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When the state meets the street: public service and moral agency

When the State Meets the Street probes the complex moral lives of street-level bureaucrats: the frontline social and welfare workers, police officers, and educators who represent government's human face to ordinary citizens. Too often dismissed as soulless operators, these workers wield a signi...

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Bibliographic Details
Main Author: Zacka, Bernardo
Format: Print Book
Language:English
Published: Cambridge, Massachusetts London, England The Belknap Press of Harvard University Press 2017
Online Access: Inhaltsverzeichnis (Verlag)
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Summary:When the State Meets the Street probes the complex moral lives of street-level bureaucrats: the frontline social and welfare workers, police officers, and educators who represent government's human face to ordinary citizens. Too often dismissed as soulless operators, these workers wield a significant margin of discretion and make decisions that considerably affect people's lives. By combining insights from political theory with ethnographic fieldwork as a receptionist in an urban anti-poverty agency, Bernardo Zacka shows us firsthand the predicament in which these public servants are caught up. Public policy consists of rules and regulations, but its implementation depends on how street-level bureaucrats interpret them and exercise discretionary judgment. These workers are expected to act as sensible moral agents in a working environment that is notoriously challenging and that conspires against them. Pressed to cope with the pressures of everyday work, they often and unknowingly settle for reductive conceptions of their responsibilities. Zacka examines the factors that contribute to this erosion of moral sensibility and what it takes to remain a balanced moral agent in such adverse conditions.--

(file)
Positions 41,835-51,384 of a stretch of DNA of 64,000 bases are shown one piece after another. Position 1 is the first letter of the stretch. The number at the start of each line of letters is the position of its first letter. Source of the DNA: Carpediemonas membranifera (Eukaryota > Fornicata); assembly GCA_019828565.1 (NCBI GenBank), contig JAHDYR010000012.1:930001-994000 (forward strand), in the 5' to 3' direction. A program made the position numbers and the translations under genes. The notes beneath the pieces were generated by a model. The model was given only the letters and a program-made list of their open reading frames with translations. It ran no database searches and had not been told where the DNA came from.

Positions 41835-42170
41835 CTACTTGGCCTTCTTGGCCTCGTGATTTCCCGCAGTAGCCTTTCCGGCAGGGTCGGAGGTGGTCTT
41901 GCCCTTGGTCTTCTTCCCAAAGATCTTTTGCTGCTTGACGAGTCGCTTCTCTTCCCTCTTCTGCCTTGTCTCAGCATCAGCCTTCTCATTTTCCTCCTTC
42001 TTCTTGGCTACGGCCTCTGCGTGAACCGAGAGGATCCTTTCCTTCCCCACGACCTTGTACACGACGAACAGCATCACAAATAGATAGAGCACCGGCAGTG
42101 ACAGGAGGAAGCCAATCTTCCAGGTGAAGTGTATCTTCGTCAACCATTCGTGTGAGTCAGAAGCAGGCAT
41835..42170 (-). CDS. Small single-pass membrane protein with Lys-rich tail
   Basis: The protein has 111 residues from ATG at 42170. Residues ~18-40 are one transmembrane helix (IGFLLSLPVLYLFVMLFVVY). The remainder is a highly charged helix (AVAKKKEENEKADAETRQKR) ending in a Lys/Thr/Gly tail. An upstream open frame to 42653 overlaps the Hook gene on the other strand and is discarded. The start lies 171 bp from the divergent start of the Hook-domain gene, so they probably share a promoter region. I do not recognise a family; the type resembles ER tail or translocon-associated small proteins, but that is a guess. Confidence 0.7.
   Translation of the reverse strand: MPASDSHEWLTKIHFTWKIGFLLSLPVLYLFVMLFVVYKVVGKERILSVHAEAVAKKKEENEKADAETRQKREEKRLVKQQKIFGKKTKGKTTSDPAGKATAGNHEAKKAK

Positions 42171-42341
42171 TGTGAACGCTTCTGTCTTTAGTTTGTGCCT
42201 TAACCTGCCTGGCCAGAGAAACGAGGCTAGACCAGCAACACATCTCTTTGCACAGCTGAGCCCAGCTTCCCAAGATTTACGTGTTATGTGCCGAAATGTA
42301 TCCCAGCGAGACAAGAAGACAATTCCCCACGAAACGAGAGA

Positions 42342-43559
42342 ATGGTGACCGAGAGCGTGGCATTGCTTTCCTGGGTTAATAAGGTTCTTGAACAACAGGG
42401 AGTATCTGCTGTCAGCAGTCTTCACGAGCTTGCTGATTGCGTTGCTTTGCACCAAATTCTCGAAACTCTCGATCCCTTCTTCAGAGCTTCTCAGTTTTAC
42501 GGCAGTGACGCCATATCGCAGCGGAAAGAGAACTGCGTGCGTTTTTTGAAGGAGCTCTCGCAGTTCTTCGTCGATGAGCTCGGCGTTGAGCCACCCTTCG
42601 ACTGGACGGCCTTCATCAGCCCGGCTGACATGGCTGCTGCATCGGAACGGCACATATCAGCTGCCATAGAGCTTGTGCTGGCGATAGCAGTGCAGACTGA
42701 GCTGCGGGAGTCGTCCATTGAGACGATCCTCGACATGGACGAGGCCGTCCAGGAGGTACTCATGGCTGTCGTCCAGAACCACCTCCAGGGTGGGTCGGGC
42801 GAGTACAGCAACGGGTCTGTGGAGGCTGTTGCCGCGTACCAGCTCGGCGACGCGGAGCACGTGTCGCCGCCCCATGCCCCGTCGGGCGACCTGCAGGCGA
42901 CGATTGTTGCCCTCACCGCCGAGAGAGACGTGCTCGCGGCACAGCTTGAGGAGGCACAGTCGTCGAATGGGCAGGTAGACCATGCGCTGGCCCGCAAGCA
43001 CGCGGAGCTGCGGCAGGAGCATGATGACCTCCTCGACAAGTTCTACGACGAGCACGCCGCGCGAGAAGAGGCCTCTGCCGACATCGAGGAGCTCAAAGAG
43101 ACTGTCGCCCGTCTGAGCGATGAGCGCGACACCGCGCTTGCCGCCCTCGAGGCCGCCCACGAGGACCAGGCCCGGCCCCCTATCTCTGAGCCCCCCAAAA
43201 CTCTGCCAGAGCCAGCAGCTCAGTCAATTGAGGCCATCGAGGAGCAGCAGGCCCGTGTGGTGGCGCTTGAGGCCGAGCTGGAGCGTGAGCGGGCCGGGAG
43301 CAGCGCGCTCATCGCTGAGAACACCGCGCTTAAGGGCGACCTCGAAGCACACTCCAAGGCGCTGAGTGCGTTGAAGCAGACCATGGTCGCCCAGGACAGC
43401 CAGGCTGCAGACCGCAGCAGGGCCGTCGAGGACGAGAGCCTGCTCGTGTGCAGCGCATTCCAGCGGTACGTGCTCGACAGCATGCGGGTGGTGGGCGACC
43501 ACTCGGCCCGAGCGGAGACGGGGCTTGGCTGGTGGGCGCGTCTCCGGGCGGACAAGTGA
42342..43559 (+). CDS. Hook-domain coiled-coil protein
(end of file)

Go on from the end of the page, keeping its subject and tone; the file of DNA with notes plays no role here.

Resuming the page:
When the State Meets the Street probes the complex moral lives of street-level bureaucrats: the frontline social and welfare workers, police officers, and educators who represent government's human face to ordinary citizens. Too often dismissed as soulless operators, these workers wield a significant margin of discretion and make decisions that considerably affect people's lives. By combining insights from political theory with ethnographic fieldwork as a receptionist in an urban anti-poverty agency, Bernardo Zacka shows us firsthand the predicament in which these public servants are caught up. Public policy consists of rules and regulations, but its implementation depends on how street-level bureaucrats interpret them and exercise discretionary judgment. These workers are expected to act as sensible moral agents in a working environment that is notoriously challenging and that conspires against them. Pressed to cope with the pressures of everyday work, they often and unknowingly settle for reductive conceptions of their responsibilities. Zacka examines the factors that contribute to this erosion of moral sensibility and what it takes to remain a balanced moral agent in such adverse conditions.--
Item Description:Index: Seite 329-337
Includes bibliographical references and index
Physical Description:xi, 337 Seiten Illustrationen
ISBN:9780674545540